David Lynch returned to direct the last episode of Twin Peaks and his influence is immediately evident -- the show suddenly seems dire again, propelled by dark influences.  After solving the murder of Laura Palmer, apparently in the middle of season two, the show lost its way.  Although another 13 episodes were produced, most of them are inconsequential and several, even, embarrassingly bad -- in this regard, an episode directed by Diane Keaton is particularly noteworthy for its slavish imitation of Lynch's mannerisms but without displaying the slightest understanding of the basis for those devices.  Flailing around to fill time, Twin Peaks didn't adopt the typical expedient of simply slowing down the action of the principal plot or repeating everything two or three times.  Rather, the show deserves some credit for striking out in new directions, seemingly hoping that one of the various subplots bruited about in the show would take hold and yield something substantial.  In this respect, the show's concept should be lauded, if not its execution -- the wild proliferation of subplots is ambitious if nothing else.  First, Agent Cooper is expelled from the FBI for crossing the Canadian border to solve the mystery  of Laura Palmer's death.  This means that he must be deputized as a law man employed by Sheriff Harry Truman.  Ultimately, Cooper is restored to FBI status but only after a dizzying series of other adventures.  Leo who seems to be comatose is entrusted to the care of his adulterous wife and her boyfriend -- they alternately torture and neglect him and this is played, grotesquely, for comedy.  Then, Leo revives and becomes a henchman for Agent Cooper's nemesis, Windham Earl.  Earl has earlier killed the only woman that Cooper ever loved and, now, he threatens the FBI man's new girlfriend, a ex-nun who has left the convent to join her sister at the Twin Peaks cafĂ© serving hot coffee and the place's famous pies.  There is an incomprehensible subplot involving the Packard family and their saw mills -- this involves Jack Nance and Piper Laurie in all sorts of futile bickering. (Lynch was loyal to Jack Nance up to his death, casting him in every one of his movies and the poor guy never learned to act -- he just grimaces and lurches around like a marionette on a string.)  As an element of this story, the Chinese femme fatale beloved by Sheriff Truman departs for Seattle and, more or less, vanishes from the show, but only after the Sheriff is convinced of her perfidy.  Mr. Horne, the proprietor of the Great Northern lodge, the site of most of the film's eerie happenings, goes mad and reenacts the Civil War with tiny soldiers on elaborate battlefield models built in his office.  His beautiful and seductive daughter, Audrey Horne loses her virginity to an attractive stranger in a Cessna parked at the local airport.  James, the sensitive hoodlum, has an affair with a married woman, is accused of a crime, and has to flee, also vanishing from the show.  A running gag involves the pregnancy of the dispatcher, Lucy Moran, unsure whether the father is the feckless Andy, one of Truman's cops, or the handsome and malevolent seducer, Dick Tremain.  A beauty pageant forms the subject of about four episodes, mostly played for comedy -- the pageant is a fundraiser to protect the habitat of some kind of white-footed weasel.  (The weasel earns our affection by trying to bite off the smarmy Dick Tremain's nose.)  Windham Earl murders a number of supernumerary characters and tortures his mute henchman, Leo.  Ultimately, Earl kidnaps Agent Cooper's love interest, the ex-nun, thereby triggering the confrontation in the show's final episode.  I've undoubtedly missed a number of other subplots -- something involving the one-eyed woman obsessed with drape-runners (she develops superhuman sexual and physical powers), a trial involving David Duchovny appearing in drag, another half-dozen adultery plots that I can't keep straight -- but the reader will get the impression of the chaotic superfluity and gratuitousness of the 12 shows intervening between Lynch's direction of the terrifying episode in which the Laura Palmer crime is solved and the program's finale.  It should be said that much of this material is mildly amusing, but it doesn't amount to anything and is, more or less, instantly forgettable.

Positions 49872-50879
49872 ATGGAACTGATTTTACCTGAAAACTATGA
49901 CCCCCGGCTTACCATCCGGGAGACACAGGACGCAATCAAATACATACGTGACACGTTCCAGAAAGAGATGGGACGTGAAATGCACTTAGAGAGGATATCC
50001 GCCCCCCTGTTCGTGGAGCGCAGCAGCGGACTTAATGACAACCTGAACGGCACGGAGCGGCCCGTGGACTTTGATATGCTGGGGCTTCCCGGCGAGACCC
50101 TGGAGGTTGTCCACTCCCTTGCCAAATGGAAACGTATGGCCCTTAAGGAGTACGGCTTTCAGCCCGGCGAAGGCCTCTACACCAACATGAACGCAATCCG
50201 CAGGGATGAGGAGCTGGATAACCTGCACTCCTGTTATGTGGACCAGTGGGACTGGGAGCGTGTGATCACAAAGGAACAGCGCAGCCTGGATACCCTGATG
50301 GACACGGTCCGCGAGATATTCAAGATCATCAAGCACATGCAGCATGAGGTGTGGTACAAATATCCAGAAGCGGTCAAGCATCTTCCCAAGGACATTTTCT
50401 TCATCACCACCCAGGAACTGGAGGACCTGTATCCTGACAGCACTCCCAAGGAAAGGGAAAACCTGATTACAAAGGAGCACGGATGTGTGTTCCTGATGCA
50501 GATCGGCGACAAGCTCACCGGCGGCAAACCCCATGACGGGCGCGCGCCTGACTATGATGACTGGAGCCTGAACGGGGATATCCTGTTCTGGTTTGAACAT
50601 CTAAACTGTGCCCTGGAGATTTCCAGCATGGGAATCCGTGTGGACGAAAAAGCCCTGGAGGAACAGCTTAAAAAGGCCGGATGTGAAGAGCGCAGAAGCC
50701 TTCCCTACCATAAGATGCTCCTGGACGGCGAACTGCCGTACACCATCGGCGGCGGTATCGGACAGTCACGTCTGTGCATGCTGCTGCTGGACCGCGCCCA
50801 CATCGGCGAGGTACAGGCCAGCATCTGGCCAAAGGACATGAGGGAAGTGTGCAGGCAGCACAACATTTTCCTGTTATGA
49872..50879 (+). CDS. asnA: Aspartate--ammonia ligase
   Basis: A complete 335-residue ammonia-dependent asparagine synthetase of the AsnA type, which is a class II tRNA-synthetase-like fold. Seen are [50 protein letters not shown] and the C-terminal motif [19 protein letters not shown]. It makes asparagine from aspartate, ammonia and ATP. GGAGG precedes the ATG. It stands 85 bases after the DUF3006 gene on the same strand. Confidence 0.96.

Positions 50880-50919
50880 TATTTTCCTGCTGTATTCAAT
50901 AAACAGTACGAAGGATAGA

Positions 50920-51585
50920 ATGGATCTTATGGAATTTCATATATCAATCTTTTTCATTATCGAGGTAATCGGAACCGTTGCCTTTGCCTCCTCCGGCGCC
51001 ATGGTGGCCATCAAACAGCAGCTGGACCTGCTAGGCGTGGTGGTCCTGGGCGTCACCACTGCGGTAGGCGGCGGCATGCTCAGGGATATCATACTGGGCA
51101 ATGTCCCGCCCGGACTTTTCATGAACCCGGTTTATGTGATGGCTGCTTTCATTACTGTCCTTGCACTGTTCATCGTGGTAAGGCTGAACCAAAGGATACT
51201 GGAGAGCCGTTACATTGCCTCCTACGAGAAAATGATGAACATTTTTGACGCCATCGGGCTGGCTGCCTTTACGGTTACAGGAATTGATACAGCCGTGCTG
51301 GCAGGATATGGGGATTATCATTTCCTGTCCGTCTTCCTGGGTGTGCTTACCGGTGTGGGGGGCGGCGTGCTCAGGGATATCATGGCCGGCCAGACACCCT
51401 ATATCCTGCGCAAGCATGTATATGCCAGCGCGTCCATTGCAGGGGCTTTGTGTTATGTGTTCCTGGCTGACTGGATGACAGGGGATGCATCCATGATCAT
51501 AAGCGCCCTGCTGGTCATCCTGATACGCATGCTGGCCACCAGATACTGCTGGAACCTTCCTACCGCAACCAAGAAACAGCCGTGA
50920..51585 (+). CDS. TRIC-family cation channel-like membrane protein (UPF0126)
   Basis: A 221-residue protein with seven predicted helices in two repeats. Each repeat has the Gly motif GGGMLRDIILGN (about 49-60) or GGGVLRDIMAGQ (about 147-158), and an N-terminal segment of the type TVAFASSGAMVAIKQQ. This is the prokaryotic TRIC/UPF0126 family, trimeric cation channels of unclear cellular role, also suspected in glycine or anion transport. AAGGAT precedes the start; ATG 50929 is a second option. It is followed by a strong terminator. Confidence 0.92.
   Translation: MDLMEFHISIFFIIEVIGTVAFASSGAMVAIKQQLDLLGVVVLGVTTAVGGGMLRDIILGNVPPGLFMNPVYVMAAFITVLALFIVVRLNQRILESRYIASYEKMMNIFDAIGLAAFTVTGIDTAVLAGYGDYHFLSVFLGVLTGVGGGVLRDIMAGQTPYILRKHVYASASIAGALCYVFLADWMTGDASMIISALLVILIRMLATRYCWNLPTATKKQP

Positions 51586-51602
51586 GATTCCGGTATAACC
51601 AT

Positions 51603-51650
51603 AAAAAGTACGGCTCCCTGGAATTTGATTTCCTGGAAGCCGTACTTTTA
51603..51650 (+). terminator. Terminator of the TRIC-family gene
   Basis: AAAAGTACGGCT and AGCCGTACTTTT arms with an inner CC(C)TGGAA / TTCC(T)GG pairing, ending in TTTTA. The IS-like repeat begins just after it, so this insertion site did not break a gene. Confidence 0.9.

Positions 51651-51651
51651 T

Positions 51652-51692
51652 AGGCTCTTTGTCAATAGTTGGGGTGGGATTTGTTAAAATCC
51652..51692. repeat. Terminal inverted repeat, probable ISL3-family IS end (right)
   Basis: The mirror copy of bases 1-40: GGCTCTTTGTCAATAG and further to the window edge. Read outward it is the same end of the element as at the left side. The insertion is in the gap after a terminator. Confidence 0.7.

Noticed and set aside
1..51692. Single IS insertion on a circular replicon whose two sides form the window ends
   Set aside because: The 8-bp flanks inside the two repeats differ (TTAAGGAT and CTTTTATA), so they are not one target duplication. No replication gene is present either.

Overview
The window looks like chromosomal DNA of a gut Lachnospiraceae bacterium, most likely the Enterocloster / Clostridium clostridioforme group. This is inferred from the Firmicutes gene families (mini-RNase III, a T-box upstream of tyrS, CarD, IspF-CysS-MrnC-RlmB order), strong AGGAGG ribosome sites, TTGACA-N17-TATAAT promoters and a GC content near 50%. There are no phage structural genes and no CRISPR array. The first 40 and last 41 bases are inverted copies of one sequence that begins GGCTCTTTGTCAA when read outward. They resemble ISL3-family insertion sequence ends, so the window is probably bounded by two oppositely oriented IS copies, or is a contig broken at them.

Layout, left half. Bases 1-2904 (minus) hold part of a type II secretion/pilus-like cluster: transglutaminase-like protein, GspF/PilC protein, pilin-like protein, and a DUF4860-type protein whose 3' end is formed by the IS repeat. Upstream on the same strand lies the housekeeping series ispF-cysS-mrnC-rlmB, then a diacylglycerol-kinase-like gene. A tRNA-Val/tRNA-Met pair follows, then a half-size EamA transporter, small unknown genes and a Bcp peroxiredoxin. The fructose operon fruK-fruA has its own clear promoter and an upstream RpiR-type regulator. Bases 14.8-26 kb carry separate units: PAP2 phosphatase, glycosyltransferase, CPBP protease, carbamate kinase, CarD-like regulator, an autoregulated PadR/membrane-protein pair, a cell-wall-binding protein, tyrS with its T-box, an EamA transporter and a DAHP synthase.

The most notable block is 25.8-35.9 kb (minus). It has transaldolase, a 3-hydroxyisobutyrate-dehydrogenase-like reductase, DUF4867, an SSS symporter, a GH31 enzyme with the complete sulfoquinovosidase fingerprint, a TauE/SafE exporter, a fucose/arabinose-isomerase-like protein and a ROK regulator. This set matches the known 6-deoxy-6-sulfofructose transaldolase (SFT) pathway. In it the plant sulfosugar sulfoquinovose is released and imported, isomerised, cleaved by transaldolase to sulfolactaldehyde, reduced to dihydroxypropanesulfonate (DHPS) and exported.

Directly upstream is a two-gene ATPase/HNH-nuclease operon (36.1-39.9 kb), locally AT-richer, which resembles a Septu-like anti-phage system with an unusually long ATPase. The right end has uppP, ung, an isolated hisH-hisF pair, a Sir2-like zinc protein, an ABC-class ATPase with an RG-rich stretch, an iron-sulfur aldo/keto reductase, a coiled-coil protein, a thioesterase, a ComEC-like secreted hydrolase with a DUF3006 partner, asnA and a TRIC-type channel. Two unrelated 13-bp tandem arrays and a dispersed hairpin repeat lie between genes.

In Twin Peaks' final episode, Agent Cooper is lured to a place in the woods called the Black Lodge.  This is a focal point for the evil lurking in the woods also embodied by the owls.  There is a circle of saplings and an oval inscribed on the ground and, then, the trees dissolve into red velvet curtains, offering access to the Lodge.  In pursuit of Windham Earl and his kidnaped girlfriend, Cooper enters the Lodge and finds that it is a series of disorienting corridors, all draped in heavy red velvet curtains that enclose a series of rooms with nightmarish inhabitants. (It also reprises the velvety interior of the brothel, One-Eyed Jacks.)  During the last half of the episode, Cooper staggers from room to room, increasingly damaged by the horrors that he encounters.  This half-hour of television was unlike anything ever broadcast before and, indeed, has not really been imitated since.  The closest correlate to this elaborately staged and hallucinatory  "freak-out" is Lynch's last movie to date, the inexpressibly strange, terrifying, and ultimately tedious Inland Empire, a picture that is less a movie than the protracted sadistic martyrdom of Lynch's erstwhile girlfriend, Laura Dern.  Similarly, the end of Twin Peaks features the torture of Agent Cooper both physically and mentally by a series of nightmare apparitions -- there are giants, dancing dwarves, doppelgangers, and, even, the ineffably bizarre Little Jimmy Scott crooning a ballad.  (Jimmy Scott was an African-American hermaphrodite who's voice never deepened from the falsetto that made him famous -- he sounds a bit like a demented munchkin, although the performer had real taste and intelligence as a jazz singer.)  I have the sense that Lynch was disgusted with the project when he directed the ending and that his principal motives in staging this finale were contempt and disgust -- the thing plays like an intense "fuck you", a vehement insult administered with surly bravado to an ignorant audience.  There is no way of making any sense of the enigmas heaped on enigmas in the final episode and the cumulative effect of the show is a sort of vertiginous nausea, the same effect produced by the almost three hours of Inland Empire. Lynch makes no effort to naturalize anything -- it's all equally weird and disorienting and, furthermore, the entire enterprise has a sort of Plan 9 from Outer Space aura of cheapness, improbability, and obsession.  It doesn't cost much of anything, I suppose, to build a set consisting entirely of the quasi-digestive or vaginal folds of red velvet curtains -- the mutants that Cooper encounters don't act and, when they speak, use voices that are so severely distorted that subtitles are necessary for us to understand what they are saying.  (Of course, it doesn't really matter what they are saying -- it's all gibberish anyway).  The climax is an insult to narrative integrity or the idea of closure; it all has a desperately improvised feel.  But, Lynch, for better or worse, is a great filmmaker and the mess at the finale of Twin Peaks inspires a dream-like horror -- there is evil and it is real and present and worse, as we see in the final shot, it is not only predatory but infectious.  The show ends with the fanatically virtuous Agent Cooper smashing his forehead into a mirror, demonstrating that Bob, the monster of "Fire Walk With Me" has now taken up residency within him.